Many of these steps can be bundled together to minimize administration and maximize shipping cost efficiency. Be sure to work with your partners to clarify what is or can be included.

Customs Duties, Tariffs, And Taxes

Duties and tariffs are types of government-imposed taxes that are associated with the import/export process. These can vary markedly, depending on: 

The best way to estimate your customs costs is by trusting an IOR partner like Zee to help illuminate the nuances of these taxes and tariffs to ensure your products enjoy a smooth shipment process.

Value-Added Tax (VAT)

Value-Added Tax, or VAT, is a common practice in many countries outside of the United States. It’s a flat tax rate that creates an alternative to sales tax and typically registers when a consumer makes a purchase. With VAT, instead of the full tax burden hitting the consumer, it’s distributed between multiple actors involved in the production and consumption cycle.

Need-to-know facts about VAT include: 

Sounds complicated? We’re not going to sugarcoat it—it definitely is. But the good news is you don’t have to handle this alone. You’ve got Zee in your corner. Unlike other IORs, Zee helps clients simplify the shipping process by processing VAT payments easily. Even better? We process Amazon Sellers’ VAT payments strategically so that you can generally expect to reclaim some of your payment back in your tax returns. It’s all included in our Customs Compliance service offerings.

Shipping Insurance

Under DDP shipping, insurance is an optional cost. Because the burden of risk is on the seller, it’s up to them to decide whether to invest in the additional cost of insurance coverage to protect against: 


When shipping goods by sea, demurrage is a penalty cost that can be charged if a charter company fails to load or unload their goods to or from the vessel or storage containers within the contracted timeframe. In most contracts, the time allotted (often referred to as “laytime”) is three days.4 After that time is up, demurrage fees are charged.

Need-to-know facts about demurrage include: 

For many partners, demurrage fees can really add up—which ultimately makes ocean freight a financially inefficient means of shipping goods, for both sellers and their customers. Because of this, many IORs elect to skip maritime travel and stick to air.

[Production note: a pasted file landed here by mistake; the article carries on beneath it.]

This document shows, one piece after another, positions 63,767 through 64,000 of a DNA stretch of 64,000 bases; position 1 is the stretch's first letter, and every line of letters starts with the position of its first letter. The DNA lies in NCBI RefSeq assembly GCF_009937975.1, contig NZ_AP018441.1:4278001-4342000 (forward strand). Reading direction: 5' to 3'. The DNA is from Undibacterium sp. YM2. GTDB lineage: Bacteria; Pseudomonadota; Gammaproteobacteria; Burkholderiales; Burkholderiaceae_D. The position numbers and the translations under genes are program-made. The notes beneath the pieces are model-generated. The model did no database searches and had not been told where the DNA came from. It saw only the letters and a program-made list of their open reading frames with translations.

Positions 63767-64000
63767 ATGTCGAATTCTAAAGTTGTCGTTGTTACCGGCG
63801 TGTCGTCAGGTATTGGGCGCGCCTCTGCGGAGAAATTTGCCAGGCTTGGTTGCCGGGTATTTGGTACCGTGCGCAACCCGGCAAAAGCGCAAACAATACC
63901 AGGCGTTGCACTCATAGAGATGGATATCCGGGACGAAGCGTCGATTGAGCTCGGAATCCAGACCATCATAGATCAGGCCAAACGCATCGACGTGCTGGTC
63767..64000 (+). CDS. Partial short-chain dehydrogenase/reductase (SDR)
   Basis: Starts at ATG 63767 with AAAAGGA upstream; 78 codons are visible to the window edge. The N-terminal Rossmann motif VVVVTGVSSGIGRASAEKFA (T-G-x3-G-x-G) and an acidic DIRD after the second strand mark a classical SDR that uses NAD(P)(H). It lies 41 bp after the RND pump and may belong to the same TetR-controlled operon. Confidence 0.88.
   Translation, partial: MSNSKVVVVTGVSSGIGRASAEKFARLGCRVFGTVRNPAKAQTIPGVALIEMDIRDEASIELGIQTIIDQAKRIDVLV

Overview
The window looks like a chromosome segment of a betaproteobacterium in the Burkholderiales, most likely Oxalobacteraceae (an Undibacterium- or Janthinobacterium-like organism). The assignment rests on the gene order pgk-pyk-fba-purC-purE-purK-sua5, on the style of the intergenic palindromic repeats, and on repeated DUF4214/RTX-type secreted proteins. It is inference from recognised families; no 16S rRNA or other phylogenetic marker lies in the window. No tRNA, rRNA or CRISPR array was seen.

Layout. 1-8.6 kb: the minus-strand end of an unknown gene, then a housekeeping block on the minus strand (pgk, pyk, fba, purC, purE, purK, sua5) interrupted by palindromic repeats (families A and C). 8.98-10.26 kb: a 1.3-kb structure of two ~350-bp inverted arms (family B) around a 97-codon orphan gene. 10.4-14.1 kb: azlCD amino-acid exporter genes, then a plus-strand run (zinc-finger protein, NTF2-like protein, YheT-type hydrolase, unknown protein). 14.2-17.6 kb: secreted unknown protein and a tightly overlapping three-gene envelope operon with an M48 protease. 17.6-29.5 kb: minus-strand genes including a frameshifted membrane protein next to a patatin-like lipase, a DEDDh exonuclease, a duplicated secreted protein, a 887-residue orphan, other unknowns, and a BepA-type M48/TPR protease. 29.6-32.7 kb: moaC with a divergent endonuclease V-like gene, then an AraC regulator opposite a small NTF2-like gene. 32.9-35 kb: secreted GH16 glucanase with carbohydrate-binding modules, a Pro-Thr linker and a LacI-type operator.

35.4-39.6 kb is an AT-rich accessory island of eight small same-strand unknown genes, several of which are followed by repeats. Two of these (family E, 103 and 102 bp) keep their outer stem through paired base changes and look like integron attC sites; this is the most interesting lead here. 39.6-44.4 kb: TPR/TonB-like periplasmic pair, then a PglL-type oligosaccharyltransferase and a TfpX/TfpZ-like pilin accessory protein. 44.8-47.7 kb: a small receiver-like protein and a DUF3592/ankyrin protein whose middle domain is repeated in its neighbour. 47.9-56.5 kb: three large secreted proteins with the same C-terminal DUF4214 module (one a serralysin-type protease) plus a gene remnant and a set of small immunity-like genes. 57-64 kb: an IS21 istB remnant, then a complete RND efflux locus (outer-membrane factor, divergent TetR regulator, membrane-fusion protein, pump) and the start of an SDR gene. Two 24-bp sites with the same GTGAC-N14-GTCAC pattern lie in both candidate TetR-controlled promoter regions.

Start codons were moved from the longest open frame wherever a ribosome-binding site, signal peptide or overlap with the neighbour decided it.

Ready To Find An IOR Partner? Meet Zee

From trying to calculate the total cost of DDP shipping to understanding the legal documents and contracts required throughout the process, shipping goods out of the country calls for specialized knowledge and contacts.

Zee is a trusted partner specializing in solutions for large scale e-commerce sellers. We connect you with affordable, end-to-end transportation services and offer Importer Of Record services in Australia, Canada, the EU, the UK, and the USA (with Japan, Mexico, and Singapore to be added soon).

There’s no better time to expand your e-commerce business internationally. Reach out today to connect with our experts and learn how we can save you time, hassle, and money in the short and long term.

As an e-commerce seller, we imagine you have plenty of questions about the shipping process. Whether you are wondering, “Do I need a broker to clear customs?” or “What does customs cleared mean for international shipping?”, we have the answers to all your questions at Zee!


  1. U.S. Department of Commerce International Trade Administration. Know Your Incoterms. https://www.trade.gov/know-your-incoterms
  2. Investopedia. International Chamber of Commerce (ICC). https://www.investopedia.com/terms/i/international-chamber-of-commerce-icc.asp
  3. U.S. International Trade Commission. About Harmonized Tariff Schedule (HTS). https://www.usitc.gov/tariff_affairs/about_hts.htm
  4. Investopedia. Demurrage. https://www.investopedia.com/terms/d/demurrage.asp
  5. iContainers. What are demurrage, detention, and per diem fees? https://www.icontainers.com/help/demurrage-detention-per-diem-shipping-delay-charges/
  6. PwC. Value-added tax (VAT) rates. https://taxsummaries.pwc.com/quick-charts/value-added-tax-vat-rates